Stuart Armstrong, the Alexander Tamas Fellow in Artificial Intelligence and Machine Learning at FHI and Laurent Orseau, of Google DeepMind, will present their research on reinforcement learning agent interruptibility at the UAI 2016 conference in New York City later this month.
Orseau and Armstrong’s research explores a method to ensure that reinforcement learning agents can be repeatedly safely interrupted by human or automatic overseers. This ensures that the agents do not “learn” about these interruptions, and do not take steps to avoid or manipulate the interruptions.
Interruptibility has several advantages as an approach over previous methods of control. As Dr. Armstrong explains, “Interruptibility has applications for many current agents, especially when we need the agent to not learn from specific experiences during training. Many of the naïve ideas for accomplishing this—such as deleting certain histories from the training set—change the behaviour of the agent in unfortunate ways.”
In the paper, the researchers provide a formal definition of safe interruptibility, show that some types of agents already have this property, and show that others can be easily modified to gain it. They also demonstrate that even an ideal agent that tends to the optimal behaviour in any computable environment can be made safely interruptible.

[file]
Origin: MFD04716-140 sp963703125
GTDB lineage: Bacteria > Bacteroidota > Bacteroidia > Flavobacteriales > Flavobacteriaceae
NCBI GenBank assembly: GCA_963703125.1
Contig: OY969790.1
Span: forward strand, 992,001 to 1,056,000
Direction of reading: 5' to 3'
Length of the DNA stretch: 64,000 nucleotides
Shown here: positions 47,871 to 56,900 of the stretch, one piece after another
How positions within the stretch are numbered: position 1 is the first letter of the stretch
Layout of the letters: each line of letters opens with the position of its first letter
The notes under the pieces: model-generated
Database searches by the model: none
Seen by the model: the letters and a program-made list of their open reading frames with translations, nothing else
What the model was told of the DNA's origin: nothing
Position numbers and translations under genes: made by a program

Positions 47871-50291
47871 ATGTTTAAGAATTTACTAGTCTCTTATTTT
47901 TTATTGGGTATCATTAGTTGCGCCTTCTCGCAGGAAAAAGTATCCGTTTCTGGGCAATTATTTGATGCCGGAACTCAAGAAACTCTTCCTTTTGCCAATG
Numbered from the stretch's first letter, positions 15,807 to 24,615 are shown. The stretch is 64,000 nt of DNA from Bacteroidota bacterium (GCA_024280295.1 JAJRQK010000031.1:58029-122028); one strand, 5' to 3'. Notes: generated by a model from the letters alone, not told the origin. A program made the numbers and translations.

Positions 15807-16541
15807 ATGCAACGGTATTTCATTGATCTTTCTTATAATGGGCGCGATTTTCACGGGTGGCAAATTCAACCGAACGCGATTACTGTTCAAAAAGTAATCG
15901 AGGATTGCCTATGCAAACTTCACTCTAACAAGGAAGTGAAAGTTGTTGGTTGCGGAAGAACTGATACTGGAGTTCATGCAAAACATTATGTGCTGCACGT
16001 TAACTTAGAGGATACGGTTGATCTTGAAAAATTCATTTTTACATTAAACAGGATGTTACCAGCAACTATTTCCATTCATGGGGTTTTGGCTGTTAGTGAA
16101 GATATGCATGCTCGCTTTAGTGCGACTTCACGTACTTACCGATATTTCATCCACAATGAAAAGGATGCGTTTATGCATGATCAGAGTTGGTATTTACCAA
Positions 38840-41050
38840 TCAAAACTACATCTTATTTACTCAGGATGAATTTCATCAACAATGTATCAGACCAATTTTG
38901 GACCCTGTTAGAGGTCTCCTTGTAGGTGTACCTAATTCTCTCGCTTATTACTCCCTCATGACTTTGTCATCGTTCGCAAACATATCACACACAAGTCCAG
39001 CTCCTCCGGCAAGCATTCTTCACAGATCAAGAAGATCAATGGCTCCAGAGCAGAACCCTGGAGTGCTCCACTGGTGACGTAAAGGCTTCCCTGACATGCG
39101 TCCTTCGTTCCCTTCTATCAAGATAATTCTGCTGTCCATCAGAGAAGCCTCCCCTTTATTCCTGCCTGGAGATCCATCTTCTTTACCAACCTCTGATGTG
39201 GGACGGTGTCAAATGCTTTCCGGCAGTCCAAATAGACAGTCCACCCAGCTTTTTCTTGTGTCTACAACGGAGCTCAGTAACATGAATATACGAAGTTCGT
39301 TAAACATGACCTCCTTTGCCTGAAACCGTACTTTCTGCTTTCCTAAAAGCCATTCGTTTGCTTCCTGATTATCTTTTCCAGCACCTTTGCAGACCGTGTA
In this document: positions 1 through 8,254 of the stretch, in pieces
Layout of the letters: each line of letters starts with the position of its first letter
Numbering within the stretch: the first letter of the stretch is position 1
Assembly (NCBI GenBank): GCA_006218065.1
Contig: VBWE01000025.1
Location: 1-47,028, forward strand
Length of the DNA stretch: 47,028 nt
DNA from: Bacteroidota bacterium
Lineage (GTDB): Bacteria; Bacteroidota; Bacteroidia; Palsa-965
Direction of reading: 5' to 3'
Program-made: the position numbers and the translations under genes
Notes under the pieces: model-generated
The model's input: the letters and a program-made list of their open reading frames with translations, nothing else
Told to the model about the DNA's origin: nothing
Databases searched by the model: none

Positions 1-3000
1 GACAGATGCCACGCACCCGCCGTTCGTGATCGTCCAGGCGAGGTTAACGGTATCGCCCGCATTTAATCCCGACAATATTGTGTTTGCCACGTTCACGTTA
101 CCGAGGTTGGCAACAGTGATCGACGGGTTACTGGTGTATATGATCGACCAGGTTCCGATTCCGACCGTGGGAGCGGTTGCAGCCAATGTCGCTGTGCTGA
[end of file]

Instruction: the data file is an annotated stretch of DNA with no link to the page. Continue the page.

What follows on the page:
Dr Armstrong continued: “Machine learning is one of the most powerful tools for building AI that has ever existed. But applying it to questions of AI motivations is problematic: just as we humans would not willingly change to an alien system of values, any agent has a natural tendency to avoid changing its current values, even if we want to change or tune them.
“Interruptibility, and the related general idea of corrigibility, allow such changes to happen without the agent trying to resist them or force them. The newness of the field of AI safety means that there is relatively little awareness of these problems in the wider machine learning community. As with other areas of AI research, DeepMind remains at the cutting edge of this important subfield.”